For society, the sediment and nutrient supply by large rivers maintains large natural and agricultural ecosystems, particularly in Southeast Asia. Riverine sand is also a major construction resource that is becoming increasingly scarce.
For scientists, accurate quantification of material exported by rivers is a reliable and efficient way to constrain key processes like erosion, chemical weathering, and the continental carbon cycle.
Largest rivers carry the most sediment but their fluxes are particularly
difficult to quantify because of hydrodynamic
sorting (i.e., most sand is carried at the bottom). Here we present another approach at tackling this problem.
River flow velocity data (measured via ADCP),
coupled with relatively few sediment depth samples
across the river channel, collected over varying
A new Rouse-based approach to synoptically
model suspended sediment concentration and composition in two
dimensions across a river section.
The Irrawaddy and the Salween are two of the last
un-dammed mega-rivers in Asia, although likely not
for long. They serve as major transportation
arteries, support agriculture feeding 100M+ people,
and provide a crucial supply of construction-grade
We used the model described here to quantify the
annual flux and the mean chemical composition of
the suspended sediment in the Irrawaddy and Salween Rivers.
However, the model is easily applicable to any
river where similar water velocity and sediment
data are available.
Due to hydrodynamic sorting, sediment grain size
and composition varies strongly with depth and
across the channel in large rivers, requiring
samples to be collected at various depths in order
to estimate the total sediment flux.
Using Acoustic Doppler Current Profilers (ADCP),
it is possible to measure flow velocity
distribution in two dimensions (laterally and with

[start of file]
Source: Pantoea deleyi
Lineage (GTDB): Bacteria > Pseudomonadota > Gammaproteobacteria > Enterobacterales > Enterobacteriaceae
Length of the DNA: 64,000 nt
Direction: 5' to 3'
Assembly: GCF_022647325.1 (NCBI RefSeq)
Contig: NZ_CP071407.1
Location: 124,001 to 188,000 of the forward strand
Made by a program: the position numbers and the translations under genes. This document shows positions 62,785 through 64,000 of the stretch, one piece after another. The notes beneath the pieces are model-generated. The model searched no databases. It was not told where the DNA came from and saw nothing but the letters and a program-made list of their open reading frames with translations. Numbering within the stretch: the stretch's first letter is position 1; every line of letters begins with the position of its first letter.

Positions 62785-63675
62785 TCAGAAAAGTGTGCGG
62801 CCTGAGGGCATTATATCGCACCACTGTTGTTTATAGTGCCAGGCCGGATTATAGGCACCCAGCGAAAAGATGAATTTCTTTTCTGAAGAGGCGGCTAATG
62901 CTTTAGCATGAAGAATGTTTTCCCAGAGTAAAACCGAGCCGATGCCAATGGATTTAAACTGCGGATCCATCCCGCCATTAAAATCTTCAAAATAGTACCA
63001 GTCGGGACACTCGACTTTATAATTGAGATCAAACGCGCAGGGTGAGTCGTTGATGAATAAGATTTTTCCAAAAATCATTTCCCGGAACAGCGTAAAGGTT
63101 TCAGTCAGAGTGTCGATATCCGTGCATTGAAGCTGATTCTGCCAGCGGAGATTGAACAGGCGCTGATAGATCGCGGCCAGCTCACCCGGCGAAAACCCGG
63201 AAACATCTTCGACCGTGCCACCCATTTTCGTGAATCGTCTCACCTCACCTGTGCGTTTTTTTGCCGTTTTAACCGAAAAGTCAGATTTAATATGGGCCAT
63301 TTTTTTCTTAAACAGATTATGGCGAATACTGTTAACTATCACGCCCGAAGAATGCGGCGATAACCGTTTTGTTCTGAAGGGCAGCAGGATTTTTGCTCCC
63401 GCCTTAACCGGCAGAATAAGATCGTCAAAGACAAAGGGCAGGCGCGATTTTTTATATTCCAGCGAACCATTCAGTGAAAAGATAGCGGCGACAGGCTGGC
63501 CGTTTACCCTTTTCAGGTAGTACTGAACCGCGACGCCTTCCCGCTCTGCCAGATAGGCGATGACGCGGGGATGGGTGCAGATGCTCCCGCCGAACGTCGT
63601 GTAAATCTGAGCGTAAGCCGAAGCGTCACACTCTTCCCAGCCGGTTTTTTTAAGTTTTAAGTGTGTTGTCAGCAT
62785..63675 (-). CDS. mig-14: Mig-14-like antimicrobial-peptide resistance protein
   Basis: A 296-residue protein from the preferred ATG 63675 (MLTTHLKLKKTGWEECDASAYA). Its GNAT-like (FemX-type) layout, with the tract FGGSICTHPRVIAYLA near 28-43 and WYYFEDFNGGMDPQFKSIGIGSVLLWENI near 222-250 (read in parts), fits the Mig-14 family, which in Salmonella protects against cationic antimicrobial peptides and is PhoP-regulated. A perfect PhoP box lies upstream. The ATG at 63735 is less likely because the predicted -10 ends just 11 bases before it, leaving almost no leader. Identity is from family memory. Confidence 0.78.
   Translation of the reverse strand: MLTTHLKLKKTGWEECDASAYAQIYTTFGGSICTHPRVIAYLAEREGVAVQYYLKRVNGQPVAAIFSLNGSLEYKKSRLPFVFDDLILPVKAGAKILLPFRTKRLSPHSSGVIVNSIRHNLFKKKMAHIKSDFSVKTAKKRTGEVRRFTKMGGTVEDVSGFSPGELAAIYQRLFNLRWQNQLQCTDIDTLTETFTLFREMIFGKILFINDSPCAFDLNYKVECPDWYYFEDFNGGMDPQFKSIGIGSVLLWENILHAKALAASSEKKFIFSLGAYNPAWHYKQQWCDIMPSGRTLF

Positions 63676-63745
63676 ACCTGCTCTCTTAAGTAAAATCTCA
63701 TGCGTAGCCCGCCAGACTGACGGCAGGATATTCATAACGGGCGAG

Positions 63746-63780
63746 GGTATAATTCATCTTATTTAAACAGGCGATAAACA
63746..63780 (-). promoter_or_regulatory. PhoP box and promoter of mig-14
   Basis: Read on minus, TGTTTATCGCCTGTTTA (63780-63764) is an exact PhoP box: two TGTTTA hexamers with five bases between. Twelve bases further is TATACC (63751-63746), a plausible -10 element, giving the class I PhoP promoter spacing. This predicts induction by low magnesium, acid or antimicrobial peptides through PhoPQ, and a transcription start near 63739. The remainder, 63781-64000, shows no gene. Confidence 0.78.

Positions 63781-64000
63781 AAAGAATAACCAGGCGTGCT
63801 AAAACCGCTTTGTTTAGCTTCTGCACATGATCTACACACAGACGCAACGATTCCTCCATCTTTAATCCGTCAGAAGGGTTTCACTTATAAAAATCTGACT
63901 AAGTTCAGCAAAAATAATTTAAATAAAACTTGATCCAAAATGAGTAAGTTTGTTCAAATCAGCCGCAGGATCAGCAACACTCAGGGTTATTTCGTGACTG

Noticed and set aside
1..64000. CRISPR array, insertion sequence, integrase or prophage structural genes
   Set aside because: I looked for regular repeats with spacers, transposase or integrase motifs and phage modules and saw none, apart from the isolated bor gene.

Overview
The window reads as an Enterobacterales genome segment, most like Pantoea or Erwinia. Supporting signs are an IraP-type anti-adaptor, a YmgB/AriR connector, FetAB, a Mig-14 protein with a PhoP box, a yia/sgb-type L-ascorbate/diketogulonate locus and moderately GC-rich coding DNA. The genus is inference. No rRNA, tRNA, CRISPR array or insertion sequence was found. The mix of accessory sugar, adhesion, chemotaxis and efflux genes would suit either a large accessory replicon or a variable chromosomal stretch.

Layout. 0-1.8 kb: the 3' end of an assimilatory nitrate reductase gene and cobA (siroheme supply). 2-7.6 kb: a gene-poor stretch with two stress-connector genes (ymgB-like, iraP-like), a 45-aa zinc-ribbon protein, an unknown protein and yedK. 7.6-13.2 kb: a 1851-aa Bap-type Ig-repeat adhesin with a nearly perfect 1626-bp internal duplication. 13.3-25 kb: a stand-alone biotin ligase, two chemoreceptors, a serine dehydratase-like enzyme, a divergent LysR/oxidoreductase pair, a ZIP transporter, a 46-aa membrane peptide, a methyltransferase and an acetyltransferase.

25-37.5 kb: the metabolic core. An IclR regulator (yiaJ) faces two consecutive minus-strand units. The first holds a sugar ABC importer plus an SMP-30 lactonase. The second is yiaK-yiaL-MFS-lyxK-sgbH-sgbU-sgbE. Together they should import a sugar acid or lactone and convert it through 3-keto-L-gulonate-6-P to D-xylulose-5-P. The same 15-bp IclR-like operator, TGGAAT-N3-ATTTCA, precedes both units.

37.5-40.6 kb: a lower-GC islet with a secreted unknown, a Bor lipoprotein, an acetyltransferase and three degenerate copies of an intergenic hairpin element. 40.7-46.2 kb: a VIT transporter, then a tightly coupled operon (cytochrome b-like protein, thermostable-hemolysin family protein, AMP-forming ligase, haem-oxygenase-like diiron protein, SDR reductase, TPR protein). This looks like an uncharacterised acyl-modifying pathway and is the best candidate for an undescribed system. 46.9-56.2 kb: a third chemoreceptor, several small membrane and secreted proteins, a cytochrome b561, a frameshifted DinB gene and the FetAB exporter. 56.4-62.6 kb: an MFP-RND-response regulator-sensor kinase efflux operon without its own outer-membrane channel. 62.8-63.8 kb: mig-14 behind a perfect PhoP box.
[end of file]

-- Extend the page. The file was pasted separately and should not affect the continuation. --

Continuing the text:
depth) with sub-meter resolution in large river
Using a simple hydrodynamic (Rouse) model, ADCP
flow velocity can then be related to measured
suspended sediment concetrations (SSC) in alluvial
channels. This has been done previously for rivers
like the Amazon (Bouchez et al., 2011) and the Ganges
(Lupker et al., 2011).
More turbulent conditions in morphologically
complex channels result in more variable, "noisy"
SSC and grainsize data (see fig. on the left). Such
sites require a more explicit linkage of SSC and
local hydrodynamic conditions.
Our approach improves on previous efforts
by estimating SSC in both
dimensions (depth and width) across a river channel
while requiring fewer sediment samples for model
ADCP flow velocity cross-sections at different
water stages (4 per each river).
Suspended sediment depth profiles in different
parts of the channel (total n=30-40 per river).
ADCP flow velocity data while depth sampling,
providing local hydrodynamic conditions for each
Sediment grain-size distributions measured using
laser diffraction (see figure above).
In the Rouse model, turbulent lift that suspends
particles is taken proportional to shear stress (or
shear velocity), calculated here using
depth-averaged flow velocity.
Using measured grainsize distributions, each